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Most traditional vaccines, like the flu shot, use inactivated or weakened viruses that once injected into the body stimulate an immune response that can later protect against infection. There are also protein vaccines, such as the Hepatitis B and HPV vaccines, that deliver the part of the virus that stimulates a protective antibody response. Developing these vaccines is a complicated process that requires much time and money. Vaccines based on Messenger RNA, or mRNA, do not have these problems. Instead of using the virus, they contain genetic material that instructs the body to develop defenses against future infection. These vaccines can be produced quicker and cheaper than traditional ones.

The success of the COVID-19 vaccine took mRNA technology from the laboratory to the spotlight, and Moffitt researchers are now preparing for a first-of-its-kind cancer vaccine trial this spring for head and neck cancer.

The study, which is part of a larger national trial, is headed by Kedar Kirtane, MD, a medical oncologist in Moffitt’s Head and Neck Oncology Program. It will determine the safety and efficacy of an mRNA vaccine for head and neck cancer patients with recurrent or metastatic disease in combination with pembrolizumab, a checkpoint inhibitor.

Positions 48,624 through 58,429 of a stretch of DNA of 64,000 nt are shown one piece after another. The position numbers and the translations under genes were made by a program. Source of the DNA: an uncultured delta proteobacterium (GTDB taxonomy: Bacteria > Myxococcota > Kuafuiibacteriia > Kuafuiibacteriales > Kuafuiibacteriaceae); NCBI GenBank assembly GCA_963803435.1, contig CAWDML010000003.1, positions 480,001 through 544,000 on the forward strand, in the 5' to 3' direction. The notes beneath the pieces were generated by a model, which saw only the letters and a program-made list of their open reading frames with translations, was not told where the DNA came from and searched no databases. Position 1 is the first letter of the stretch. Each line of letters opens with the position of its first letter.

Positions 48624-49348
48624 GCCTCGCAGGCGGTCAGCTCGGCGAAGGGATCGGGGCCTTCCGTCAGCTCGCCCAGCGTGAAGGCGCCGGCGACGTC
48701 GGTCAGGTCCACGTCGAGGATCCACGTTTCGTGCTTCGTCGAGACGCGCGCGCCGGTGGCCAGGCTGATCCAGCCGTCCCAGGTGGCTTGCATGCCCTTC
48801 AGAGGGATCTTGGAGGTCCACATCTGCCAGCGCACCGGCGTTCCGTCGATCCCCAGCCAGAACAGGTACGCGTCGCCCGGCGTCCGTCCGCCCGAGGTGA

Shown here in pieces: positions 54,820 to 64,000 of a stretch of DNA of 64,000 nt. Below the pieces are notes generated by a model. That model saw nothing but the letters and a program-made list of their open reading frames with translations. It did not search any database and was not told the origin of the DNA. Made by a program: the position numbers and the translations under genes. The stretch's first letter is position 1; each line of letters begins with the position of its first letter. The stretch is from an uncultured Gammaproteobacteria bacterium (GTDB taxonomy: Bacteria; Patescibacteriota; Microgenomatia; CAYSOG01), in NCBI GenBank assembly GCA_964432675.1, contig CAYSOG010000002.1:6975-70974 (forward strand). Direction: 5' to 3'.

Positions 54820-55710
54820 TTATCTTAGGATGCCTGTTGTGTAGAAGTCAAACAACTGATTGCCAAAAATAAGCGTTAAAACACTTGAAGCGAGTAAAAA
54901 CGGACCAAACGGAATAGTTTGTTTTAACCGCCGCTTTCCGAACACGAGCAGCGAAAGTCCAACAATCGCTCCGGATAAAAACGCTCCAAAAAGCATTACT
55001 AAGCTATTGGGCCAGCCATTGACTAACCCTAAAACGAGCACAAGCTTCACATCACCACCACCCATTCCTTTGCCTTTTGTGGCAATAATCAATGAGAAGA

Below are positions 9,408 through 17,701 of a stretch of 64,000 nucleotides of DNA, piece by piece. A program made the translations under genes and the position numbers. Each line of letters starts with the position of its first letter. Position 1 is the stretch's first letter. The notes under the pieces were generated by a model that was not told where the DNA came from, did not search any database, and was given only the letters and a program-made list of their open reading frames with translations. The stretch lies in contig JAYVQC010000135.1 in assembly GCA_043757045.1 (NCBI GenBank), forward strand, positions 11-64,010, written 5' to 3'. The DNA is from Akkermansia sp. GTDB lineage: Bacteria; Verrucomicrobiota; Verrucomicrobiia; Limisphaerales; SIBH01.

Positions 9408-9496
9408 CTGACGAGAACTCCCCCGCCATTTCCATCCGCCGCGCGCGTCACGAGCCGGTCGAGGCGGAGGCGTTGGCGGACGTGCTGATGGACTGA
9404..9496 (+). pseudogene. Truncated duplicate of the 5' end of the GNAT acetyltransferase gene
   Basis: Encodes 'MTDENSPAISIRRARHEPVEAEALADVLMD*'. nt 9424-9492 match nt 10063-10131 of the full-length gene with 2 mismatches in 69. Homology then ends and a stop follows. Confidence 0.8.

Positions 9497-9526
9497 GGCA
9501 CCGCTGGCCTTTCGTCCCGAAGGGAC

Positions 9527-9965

“We will take a tumor sample and sequence it to look for the unique cancer markers. Then we will create a vaccine to target them,” said Kirtane. “It really is as personalized as you can get.”

While there currently are two approved immunotherapy treatments for head and neck cancers, only about 20% of patients respond. Vaccine trials like this one will hopefully open the opportunity to satisfy a critical unmet need in this patient population.

“The biggest thing thus far that has made me happy about the COVID-19 vaccines is the safety,” Kirtane said. “RNA vaccines have been studied for a while, but we haven’t seen mass use of them. So, the fact there’s all this data suggesting safety really is the first big thing.”

Regardless of how they’re made, cancer experts believe vaccines could have a major impact on fighting the disease. The important thing is to keep studying them to determine if they need to be combined with other treatments and find the best timing for administration.

To learn more about the Head and Neck-Endocrine Oncology Department or to refer a patient to Moffitt, complete our online form or contact a physician liaison for assistance or support.